Being agile means being able to control the flow. There’s no way to change how products come to market if there’s a culture of accepting finality once a product has reached a certain point in the cycle.
The other aspect of controlling the flow is managing how products and services enter and exit the development pipeline. I spend a lot of my time helping IT organizations unlock their potential to deliver by helping them to understand that there’s only so much that can be done to improve managing the work-in-progress (WIP). The only way to make gains beyond a certain point is to enable transparency with those that are responsible for inserting work into the pipeline or who are demanding that work completes and exits the pipeline at a certain time.
The following two figures express well the reason transparency is a requirement. I believe most people would agree that managing production is a far easier task in Figure 1 than Figure 2. In Figure 1, there is one input and one expected output. Managing WIP for this pipeline is a matter of optimizing just the process for completing that one deliverable. In Figure 2, there are many more variables at work. There could be contention for resources within the pipeline to support the multiple inputs.
Likewise, there may be a request to reprioritize what gets completed when to meet certain business goals. Perhaps a particular report is required urgently to support a key business decision. I personally dealt with this very scenario when the business I was working for years ago was suddenly engaging in acquiring another company. All focus was transferred to producing the needed financial statements and everything else was put on the backlog. In that particular case, the CEO and CFO were the customer, so no one questioned the delays to their projects, but for many IT organizations reprioritization requests are never that clear making it very difficult to manage the control of the flow. Hence, transparency and communication between those consuming the services of the pipeline and those who own the control of the flow of the pipeline is an imperative for agility.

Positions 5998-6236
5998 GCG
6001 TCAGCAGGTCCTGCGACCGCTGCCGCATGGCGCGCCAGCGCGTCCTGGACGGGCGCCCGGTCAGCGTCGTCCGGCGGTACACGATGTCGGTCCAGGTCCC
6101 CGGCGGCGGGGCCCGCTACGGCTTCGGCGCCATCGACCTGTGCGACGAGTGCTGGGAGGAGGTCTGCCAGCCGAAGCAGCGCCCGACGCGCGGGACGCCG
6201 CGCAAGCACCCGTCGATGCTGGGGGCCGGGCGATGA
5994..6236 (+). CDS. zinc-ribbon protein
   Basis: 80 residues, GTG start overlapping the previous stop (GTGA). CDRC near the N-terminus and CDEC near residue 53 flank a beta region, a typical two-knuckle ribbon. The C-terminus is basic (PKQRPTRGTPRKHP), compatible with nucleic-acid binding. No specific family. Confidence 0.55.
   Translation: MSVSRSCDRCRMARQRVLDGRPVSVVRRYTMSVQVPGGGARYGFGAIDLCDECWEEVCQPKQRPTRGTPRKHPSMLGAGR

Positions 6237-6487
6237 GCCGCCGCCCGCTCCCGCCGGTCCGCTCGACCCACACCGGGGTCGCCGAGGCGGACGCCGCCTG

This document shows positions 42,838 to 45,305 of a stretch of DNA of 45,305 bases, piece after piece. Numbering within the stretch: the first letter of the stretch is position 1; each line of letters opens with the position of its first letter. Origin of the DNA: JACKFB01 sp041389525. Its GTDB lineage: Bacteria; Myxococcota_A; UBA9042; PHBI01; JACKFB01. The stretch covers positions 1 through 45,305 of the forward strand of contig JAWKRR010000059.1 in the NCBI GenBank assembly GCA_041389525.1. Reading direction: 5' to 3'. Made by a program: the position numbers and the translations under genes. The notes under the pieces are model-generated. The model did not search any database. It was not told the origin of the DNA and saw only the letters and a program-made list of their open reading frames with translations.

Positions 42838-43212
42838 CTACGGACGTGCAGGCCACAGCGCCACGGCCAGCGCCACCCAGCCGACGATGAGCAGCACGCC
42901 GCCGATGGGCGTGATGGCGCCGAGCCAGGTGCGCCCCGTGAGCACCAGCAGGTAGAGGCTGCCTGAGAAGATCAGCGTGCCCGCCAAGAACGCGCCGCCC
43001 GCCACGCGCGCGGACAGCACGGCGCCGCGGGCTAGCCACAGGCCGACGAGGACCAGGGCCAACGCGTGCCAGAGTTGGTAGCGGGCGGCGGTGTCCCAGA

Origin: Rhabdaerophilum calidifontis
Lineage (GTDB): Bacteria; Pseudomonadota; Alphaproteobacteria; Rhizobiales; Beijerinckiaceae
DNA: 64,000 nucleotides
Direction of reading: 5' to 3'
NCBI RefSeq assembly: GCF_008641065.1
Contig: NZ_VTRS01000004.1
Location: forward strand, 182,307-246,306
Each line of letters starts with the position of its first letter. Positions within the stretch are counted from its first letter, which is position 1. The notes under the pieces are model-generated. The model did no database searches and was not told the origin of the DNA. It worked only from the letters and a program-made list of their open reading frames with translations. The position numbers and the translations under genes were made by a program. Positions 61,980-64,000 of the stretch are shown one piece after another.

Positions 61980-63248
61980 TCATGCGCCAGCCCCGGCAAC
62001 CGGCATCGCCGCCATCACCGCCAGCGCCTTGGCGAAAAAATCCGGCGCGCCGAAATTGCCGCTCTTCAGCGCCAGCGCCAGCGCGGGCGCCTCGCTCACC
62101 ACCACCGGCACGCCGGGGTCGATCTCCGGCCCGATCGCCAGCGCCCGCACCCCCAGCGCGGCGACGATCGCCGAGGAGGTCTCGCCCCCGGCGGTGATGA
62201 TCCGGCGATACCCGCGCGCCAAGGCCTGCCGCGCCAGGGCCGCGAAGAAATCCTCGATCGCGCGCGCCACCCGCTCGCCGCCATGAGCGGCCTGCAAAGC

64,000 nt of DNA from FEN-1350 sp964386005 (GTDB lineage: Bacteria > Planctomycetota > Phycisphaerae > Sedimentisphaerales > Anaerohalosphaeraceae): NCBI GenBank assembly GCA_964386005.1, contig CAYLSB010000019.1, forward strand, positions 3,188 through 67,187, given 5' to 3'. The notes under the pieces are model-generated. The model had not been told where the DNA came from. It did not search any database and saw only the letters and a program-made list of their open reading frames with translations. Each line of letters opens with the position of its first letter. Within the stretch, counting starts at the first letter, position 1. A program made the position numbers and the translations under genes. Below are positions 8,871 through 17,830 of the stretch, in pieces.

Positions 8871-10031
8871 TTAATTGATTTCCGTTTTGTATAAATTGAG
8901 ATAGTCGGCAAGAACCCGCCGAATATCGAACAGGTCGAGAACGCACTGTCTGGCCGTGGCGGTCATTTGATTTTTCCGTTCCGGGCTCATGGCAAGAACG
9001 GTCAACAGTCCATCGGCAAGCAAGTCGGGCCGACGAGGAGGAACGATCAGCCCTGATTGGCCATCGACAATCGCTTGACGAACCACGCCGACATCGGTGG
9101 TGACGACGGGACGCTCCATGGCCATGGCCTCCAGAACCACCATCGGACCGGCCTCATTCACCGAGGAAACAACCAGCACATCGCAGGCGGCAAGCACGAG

Like TQM, Six Sigma, and E-Business, Agility will require changes to the fundamental way that a business operates. An analogy of this process can be as benign as a person recovering from knee surgery or as complex as recovering from a stroke depending upon what the business wants to accomplish and how they are organized currently. Along the way, people will most likely be the biggest hurdles to success.
When change of this magnitude occurs, employees tend to become very myopic of their own situation. To mitigate this risk, it is critical that changes are reviewed with employees prior to change, during implementation and after the change is enacted. Management must gauge if employees are struggling because the complexity of the change or because they personally don’t agree with the change. The former can be overcome with education and support while the latter should be dealt with quickly through removal.
Businesses can succeed with their Agility initiatives given they identify and mitigate key risk factors prior to starting and are willing to commit to looking critically at the way they have been operating the business. In agile software development, developers are trained to think about ways their code can break and then write unit tests to ensure that the software is sustainable in light of these possibilities. Creating an agile business means looking at ways to ensure sustainability in light of market changes, new competitors, supplier changes, and changing customer demands.